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Ontario Tech acknowledges the lands and people of the Mississaugas of Scugog Island First Nation.

We are thankful to be welcome on these lands in friendship. The lands we are situated on are covered by the Williams Treaties and are the traditional territory of the Mississaugas, a branch of the greater Anishinaabeg Nation, including Algonquin, Ojibway, Odawa and Pottawatomi. These lands remain home to many Indigenous nations and peoples.

We acknowledge this land out of respect for the Indigenous nations who have cared for Turtle Island, also called North America, from before the arrival of settler peoples until this day. Most importantly, we acknowledge that the history of these lands has been tainted by poor treatment and a lack of friendship with the First Nations who call them home.

This history is something we are all affected by because we are all treaty people in Canada. We all have a shared history to reflect on, and each of us is affected by this history in different ways. Our past defines our present, but if we move forward as friends and allies, then it does not have to define our future.

Learn more about Indigenous Education and Cultural Services

Chemical bonding

Every molecule is a combination of elements held together by chemical bonds. We need to understand these bonds to predict how molecules form and interact with one another. There are two main kinds of chemical bonds: ionic and covalent.

Ionic Bonding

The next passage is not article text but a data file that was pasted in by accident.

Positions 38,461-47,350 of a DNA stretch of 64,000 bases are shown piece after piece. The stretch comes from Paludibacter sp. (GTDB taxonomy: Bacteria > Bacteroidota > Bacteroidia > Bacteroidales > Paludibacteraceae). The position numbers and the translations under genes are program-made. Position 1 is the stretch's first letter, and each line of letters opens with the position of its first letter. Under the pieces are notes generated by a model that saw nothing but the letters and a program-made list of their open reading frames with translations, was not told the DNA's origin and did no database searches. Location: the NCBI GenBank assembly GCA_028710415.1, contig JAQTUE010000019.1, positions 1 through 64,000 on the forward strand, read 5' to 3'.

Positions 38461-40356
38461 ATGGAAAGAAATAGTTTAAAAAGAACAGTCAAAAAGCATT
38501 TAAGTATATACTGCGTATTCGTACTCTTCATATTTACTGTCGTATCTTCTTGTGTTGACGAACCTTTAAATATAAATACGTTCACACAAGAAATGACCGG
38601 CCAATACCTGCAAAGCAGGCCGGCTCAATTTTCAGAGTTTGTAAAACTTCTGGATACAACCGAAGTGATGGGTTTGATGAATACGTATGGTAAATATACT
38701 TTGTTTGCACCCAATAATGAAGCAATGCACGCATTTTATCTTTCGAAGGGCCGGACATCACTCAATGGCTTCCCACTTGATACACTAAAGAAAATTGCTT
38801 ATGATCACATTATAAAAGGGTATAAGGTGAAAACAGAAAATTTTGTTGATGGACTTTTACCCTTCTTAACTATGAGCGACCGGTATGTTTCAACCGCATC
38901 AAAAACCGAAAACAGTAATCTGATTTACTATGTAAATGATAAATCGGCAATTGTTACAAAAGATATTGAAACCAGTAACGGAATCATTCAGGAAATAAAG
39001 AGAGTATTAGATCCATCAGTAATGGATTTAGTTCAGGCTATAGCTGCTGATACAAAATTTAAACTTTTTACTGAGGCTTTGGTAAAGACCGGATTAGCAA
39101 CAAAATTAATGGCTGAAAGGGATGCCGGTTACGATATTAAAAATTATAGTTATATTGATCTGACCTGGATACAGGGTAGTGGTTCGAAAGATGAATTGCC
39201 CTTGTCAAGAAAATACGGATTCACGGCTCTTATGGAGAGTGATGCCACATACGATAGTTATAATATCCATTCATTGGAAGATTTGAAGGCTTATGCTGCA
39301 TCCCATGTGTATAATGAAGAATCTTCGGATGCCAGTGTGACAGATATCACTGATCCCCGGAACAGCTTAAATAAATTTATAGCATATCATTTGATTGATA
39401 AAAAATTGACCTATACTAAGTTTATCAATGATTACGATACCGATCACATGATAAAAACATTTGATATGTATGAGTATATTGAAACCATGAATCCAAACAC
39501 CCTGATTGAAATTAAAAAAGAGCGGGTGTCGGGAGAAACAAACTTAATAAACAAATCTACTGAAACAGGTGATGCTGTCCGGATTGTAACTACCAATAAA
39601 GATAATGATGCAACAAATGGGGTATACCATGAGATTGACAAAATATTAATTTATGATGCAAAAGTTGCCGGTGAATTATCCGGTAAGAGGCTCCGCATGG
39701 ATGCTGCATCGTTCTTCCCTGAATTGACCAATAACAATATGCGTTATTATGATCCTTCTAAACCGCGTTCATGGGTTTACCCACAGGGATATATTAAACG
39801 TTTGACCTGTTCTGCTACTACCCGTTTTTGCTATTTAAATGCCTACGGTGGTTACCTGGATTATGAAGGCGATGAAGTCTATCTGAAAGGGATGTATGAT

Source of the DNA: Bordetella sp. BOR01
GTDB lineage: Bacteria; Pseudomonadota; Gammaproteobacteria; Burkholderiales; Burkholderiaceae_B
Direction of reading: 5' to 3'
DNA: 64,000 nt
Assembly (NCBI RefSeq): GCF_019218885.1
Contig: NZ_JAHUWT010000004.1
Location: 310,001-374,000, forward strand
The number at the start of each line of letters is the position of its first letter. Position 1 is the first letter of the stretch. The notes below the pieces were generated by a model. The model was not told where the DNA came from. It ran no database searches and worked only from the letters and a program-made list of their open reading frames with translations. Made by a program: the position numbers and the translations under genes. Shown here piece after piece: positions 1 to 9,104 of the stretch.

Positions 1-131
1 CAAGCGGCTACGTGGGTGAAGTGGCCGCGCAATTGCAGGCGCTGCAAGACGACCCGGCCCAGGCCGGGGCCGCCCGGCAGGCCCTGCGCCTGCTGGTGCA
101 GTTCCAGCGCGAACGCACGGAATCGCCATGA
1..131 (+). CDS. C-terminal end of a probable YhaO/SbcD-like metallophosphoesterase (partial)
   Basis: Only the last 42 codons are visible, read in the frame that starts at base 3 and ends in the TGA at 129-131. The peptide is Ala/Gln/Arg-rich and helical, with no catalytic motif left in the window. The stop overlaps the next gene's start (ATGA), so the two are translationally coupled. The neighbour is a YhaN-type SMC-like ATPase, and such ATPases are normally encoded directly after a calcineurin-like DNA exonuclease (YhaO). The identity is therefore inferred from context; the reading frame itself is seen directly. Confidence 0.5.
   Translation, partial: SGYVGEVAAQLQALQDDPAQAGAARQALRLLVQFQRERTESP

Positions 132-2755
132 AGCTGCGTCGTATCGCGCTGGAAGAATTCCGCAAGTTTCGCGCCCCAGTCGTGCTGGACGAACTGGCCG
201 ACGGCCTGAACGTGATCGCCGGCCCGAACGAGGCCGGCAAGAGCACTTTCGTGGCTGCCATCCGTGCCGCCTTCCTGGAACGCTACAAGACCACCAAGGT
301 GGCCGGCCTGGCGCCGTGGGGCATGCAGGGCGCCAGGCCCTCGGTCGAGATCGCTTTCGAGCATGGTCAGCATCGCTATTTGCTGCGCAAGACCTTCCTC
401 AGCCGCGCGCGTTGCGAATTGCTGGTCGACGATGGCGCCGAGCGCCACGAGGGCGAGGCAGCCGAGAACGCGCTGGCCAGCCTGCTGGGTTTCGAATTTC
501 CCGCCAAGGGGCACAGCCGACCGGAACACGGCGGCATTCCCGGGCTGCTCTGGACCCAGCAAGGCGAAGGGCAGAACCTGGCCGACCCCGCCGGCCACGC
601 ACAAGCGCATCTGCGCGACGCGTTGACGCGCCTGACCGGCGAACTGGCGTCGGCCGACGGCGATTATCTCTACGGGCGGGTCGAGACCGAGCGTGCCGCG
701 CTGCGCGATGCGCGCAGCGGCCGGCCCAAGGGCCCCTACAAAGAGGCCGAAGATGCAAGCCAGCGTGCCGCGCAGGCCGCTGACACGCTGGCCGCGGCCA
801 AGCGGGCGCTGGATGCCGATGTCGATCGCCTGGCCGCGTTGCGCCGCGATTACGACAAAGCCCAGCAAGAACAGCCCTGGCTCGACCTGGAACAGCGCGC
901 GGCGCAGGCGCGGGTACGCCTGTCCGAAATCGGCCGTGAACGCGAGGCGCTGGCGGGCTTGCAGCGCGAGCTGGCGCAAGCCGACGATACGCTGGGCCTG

Ions are atoms that have an electrostatic charge (+ or -) from either losing or gaining electrons. If an atom loses electrons it will become a cation (+ charge), and if it gains electrons it will become an anion (- charge). Opposites attract, so cations and anions will pull each other together. This is called Coulombic attraction, and it is how ionic bonds form. For example, sodium chloride (NaCl) is an ionically bonded molecule:

NaCl molecule

We normally need to have the same amount of positive charge as we do negative charge in an ionic bond. In NaCl, there was one +1 and one -1 charge, so the + and – are evenly distributed. Another example is MgO, where we have a +2 and -2 charge:

MgO molecule

We can also combine more than two ions together to make ionic bonds. For example, MgCl2:

MgCl2 molecule

It is necessary for MgCl2 to have two Cl- ions instead of just one because magnesium has a +2 charge. This means it requires two negative charges for the + and – charges to be equal, even if those negative charges are split into two -1 ions.

Covalent Bonding

Covalent bonds are the result of two atoms “sharing” their electrons with each other. The simplest example is H2. Below we can see how two unbonded hydrogen atoms can share their electrons to form a covalently bonded pair:

covalent bonds

A covalent bond with only two shared electrons is called a single bond, and chemists draw this with a single line connecting the two atoms, like this:

single bond (H2)

We can also have double bonds (4 shared electrons) and triple bonds (6 shared electrons). Here are some examples of molecules with double and triple bonds, where each line represents 2 bonding electrons:

double (CO2) and triple (N2) bonds